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Cliff Asness’ giant hedge fund AQR is slashing staff

Hot-tempered hedge fund manager Cliff Asness is ringing in the new year with a round of layoffs — again.

Asness’ AQR Capital — among the world’s biggest hedge funds, with a whopping $186 billion in assets under management — was handing out pink slips Wednesday in a process that one source likened to “carnage.”

“It’s bad here,” one AQR insider told The Post. “We’re hearing 15 to 20 percent of headcount getting chopped.”

Contacted Wednesday by The Post about the layoffs, a spokeswoman for the Greenwich, Conn.-based quant fund insisted the bleeding was limited to between 5 and 10 percent of its global headcount of 900.

“This continues to be a challenging time for the asset management industry,” Suzanne Escousse, AQR’s chief marketing officer, said in an emailed statement. “After conducting our annual review, we made the difficult decision to reduce headcount to balance the size of our workforce with the current needs of our clients.”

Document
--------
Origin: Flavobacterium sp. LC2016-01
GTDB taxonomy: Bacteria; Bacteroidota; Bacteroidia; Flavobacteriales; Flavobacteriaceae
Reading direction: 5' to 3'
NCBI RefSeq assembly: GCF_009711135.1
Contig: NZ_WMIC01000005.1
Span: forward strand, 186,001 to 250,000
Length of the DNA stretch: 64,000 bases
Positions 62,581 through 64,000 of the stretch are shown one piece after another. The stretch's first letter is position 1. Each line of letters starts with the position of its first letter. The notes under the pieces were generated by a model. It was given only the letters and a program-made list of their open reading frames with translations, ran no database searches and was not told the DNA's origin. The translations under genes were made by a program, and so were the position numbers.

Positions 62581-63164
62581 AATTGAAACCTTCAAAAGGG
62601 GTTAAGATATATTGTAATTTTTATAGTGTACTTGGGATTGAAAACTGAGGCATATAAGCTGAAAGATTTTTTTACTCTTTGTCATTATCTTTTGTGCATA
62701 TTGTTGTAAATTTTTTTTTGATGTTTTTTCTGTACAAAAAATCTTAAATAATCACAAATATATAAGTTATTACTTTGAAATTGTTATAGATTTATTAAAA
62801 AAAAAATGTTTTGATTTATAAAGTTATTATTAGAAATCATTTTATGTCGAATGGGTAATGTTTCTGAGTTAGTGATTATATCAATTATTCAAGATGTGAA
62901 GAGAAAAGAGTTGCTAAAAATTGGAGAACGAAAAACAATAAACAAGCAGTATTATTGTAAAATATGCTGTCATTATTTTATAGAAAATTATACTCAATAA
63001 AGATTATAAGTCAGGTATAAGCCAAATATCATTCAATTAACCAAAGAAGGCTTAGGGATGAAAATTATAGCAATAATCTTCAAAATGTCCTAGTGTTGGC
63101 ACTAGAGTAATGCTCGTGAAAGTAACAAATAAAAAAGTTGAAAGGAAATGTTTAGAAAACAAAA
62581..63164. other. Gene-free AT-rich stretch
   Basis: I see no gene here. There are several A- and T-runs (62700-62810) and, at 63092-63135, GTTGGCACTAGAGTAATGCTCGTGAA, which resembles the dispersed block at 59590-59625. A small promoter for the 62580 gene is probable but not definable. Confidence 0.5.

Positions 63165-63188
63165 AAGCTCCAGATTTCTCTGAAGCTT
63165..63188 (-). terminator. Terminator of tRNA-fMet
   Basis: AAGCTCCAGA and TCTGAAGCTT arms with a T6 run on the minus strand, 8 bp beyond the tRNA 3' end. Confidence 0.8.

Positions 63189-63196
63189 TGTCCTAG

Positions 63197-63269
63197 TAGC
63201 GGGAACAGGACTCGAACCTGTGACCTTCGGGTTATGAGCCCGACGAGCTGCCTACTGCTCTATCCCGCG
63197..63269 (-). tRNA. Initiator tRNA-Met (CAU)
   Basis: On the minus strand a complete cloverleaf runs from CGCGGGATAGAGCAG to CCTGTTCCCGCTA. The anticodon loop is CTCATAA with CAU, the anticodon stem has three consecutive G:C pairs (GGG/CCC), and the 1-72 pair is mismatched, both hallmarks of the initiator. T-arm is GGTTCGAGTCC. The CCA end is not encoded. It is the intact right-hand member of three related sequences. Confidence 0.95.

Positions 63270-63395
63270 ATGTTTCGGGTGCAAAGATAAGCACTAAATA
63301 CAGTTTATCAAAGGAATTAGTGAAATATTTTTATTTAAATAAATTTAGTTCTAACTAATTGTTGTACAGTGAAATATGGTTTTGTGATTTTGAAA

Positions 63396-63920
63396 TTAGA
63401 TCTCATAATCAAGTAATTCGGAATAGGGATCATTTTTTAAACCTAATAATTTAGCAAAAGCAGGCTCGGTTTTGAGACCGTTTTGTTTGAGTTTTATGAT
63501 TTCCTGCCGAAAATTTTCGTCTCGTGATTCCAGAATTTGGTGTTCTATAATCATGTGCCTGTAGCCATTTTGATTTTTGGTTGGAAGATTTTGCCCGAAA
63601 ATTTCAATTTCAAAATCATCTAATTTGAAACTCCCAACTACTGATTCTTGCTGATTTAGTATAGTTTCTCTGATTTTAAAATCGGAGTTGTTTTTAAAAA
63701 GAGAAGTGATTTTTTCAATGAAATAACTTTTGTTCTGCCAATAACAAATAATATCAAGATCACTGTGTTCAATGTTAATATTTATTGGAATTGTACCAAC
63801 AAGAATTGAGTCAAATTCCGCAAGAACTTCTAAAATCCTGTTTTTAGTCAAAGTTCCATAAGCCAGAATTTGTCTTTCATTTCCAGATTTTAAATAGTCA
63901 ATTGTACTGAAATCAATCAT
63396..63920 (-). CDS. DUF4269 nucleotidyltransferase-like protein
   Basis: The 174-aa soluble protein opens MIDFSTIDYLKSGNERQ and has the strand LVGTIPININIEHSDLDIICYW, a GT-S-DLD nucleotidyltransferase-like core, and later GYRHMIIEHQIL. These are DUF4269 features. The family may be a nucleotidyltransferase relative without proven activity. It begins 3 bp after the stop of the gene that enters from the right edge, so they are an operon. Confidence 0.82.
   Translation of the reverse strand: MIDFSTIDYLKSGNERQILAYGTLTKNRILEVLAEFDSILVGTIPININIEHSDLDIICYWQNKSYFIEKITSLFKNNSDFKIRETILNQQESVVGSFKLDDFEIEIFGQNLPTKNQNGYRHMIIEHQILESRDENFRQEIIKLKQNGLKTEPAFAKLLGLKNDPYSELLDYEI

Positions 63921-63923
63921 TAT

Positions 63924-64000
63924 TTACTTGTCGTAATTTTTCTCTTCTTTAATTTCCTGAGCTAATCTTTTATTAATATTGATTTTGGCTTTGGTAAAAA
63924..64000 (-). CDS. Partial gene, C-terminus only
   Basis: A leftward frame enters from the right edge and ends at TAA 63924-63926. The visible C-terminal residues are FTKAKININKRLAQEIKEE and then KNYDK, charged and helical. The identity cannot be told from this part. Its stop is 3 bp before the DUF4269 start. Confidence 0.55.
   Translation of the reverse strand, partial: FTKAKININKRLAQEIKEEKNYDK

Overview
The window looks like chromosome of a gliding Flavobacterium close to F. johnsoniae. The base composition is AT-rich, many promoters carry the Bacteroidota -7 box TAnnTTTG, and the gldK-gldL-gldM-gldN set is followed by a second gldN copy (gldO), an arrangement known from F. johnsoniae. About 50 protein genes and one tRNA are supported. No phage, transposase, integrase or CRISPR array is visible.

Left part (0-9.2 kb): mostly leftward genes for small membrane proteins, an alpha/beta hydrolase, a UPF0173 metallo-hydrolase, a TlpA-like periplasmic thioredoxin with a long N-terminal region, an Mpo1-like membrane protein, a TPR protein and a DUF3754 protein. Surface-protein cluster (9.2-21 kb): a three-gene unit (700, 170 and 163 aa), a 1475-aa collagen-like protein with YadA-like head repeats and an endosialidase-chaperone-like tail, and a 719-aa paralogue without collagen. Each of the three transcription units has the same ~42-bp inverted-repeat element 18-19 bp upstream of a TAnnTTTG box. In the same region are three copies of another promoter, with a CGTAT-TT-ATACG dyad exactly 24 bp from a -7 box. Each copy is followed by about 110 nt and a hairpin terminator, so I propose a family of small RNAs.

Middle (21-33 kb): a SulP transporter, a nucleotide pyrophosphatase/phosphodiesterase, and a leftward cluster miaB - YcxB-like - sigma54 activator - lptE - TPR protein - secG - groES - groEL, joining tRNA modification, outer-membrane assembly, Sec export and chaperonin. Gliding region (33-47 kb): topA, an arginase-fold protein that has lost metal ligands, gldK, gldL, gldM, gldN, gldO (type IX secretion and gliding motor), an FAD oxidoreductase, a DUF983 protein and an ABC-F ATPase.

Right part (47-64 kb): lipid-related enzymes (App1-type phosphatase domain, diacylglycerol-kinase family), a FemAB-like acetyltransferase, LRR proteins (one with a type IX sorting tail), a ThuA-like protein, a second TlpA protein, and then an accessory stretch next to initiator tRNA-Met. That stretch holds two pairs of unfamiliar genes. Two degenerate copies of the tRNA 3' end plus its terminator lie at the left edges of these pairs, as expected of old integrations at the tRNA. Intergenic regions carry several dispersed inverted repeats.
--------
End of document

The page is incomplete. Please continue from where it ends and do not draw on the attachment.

After a rough 2018, 53-year-old Asness — a former Goldman Sachs trader who has been known to smash computer screens when displeased with results — slashed staff by 10 percent amid substantial losses across its portfolio, according to reports at the time.

But 2019 was even worse, according to insiders. In April, the fund revealed in a filing that profits were down by 34 percent, spurring multiple reports that it was facing billions in redemptions by miffed clients.

The pace of redemptions went from bad to worse through the summer and fall, according to an AQR insider.

Indeed, it was only a massive inflow of cash from Vanguard later in the year — potentially billions of dollars — that helped Asness keep up appearances, the source said. Nonetheless, September filings revealed that AQR’s assets under management were down roughly 20 percent for the year.

The architect of Goldman Sachs’ quant trading operation in the mid-1990s started AQR in 1998. Asness took AQR from a $750 million fund in 2001 to $226 billion at the end of 2018.

Known for his volatile temper, outspoken political beliefs and a love of superheroes, Asness frequently took to Twitter to fight with industry rivals, the media and total strangers, deploying vulgarities and petty insults with regularity.

On Dec. 30, however, Asness abruptly deleted his Twitter account, which had amassed more than 40,000 followers.

In April, Asness told an audience at an investment conference that “I do not enjoy managing people, and they do not enjoy being managed by me.”